Chickasaw switch-reference revisited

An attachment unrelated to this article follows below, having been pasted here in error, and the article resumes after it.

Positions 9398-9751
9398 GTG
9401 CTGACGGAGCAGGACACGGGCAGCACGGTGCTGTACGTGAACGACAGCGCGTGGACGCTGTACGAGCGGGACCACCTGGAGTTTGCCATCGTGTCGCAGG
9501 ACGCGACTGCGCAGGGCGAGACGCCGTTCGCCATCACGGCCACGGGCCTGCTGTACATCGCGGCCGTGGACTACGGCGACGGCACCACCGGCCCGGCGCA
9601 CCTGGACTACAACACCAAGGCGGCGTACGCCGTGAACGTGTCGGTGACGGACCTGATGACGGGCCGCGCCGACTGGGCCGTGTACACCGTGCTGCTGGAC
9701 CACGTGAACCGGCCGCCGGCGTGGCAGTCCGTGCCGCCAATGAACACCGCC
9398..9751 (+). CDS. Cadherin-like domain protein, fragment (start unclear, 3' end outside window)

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Chickasaw, an endangered Western Muskogean language spoken in south-central Oklahoma, has SOV order, active verb agreement, nominative-accusative case marking, and a pervasive switch-reference system that is used in almost every non-finite clause. Chickasaw examples have appeared in many general discussions of switch-reference and other grammatical phenomena, but this paper presents the first comprehensive description of Chickasaw switch-reference, drawing on data and analyses in earlier work as well as original field data. Important questions for Chickasaw include what counts as a subject, which subordinate clauses are not marked for switch-reference, the interaction of switch-reference with the language’s internally-headed relative clauses, and how switch-reference works in multi-clause sentences.


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